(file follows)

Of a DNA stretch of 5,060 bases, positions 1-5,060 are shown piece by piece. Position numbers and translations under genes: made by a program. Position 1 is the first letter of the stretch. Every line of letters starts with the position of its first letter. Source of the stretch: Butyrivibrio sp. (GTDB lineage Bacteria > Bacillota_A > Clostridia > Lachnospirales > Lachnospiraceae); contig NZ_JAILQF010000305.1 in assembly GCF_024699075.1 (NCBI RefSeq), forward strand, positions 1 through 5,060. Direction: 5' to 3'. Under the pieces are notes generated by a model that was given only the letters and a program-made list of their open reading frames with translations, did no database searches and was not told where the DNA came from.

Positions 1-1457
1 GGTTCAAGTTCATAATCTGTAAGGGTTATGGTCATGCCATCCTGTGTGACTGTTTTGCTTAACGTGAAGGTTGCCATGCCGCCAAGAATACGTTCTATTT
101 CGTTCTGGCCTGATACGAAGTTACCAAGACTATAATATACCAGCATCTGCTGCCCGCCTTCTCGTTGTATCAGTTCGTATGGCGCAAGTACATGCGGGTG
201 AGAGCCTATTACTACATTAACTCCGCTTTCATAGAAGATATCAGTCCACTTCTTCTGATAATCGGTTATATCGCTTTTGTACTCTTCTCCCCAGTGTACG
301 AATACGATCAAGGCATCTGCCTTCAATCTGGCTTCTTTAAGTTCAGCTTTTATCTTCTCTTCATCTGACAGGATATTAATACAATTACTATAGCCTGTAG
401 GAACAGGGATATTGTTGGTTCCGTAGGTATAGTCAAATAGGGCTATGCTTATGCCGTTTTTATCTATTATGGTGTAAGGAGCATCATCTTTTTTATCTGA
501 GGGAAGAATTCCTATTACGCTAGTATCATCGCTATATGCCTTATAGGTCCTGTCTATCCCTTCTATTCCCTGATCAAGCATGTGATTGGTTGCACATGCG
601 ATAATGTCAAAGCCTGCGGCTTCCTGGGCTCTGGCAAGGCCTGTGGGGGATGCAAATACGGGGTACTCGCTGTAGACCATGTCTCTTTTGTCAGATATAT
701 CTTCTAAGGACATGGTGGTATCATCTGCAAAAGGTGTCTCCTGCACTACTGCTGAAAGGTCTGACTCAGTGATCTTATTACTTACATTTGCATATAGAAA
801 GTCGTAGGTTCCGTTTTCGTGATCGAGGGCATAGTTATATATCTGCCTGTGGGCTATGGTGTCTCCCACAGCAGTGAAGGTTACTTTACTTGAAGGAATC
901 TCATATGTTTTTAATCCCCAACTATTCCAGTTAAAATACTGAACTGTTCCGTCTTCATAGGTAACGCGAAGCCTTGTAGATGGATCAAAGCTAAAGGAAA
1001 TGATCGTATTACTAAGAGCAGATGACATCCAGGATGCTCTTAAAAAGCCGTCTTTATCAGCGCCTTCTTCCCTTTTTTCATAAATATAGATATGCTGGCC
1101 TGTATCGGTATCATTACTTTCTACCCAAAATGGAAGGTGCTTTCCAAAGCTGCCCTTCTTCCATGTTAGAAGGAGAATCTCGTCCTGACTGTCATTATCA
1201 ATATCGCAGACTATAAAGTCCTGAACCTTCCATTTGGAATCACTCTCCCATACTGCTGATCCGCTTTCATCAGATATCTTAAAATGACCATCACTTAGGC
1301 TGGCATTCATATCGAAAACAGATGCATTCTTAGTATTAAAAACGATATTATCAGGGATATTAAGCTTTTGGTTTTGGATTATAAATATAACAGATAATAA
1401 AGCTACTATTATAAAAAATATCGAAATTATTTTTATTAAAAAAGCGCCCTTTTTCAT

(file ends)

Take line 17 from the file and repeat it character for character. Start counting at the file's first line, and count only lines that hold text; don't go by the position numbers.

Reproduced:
1401 AGCTACTATTATAAAAAATATCGAAATTATTTTTATTAAAAAAGCGCCCTTTTTCAT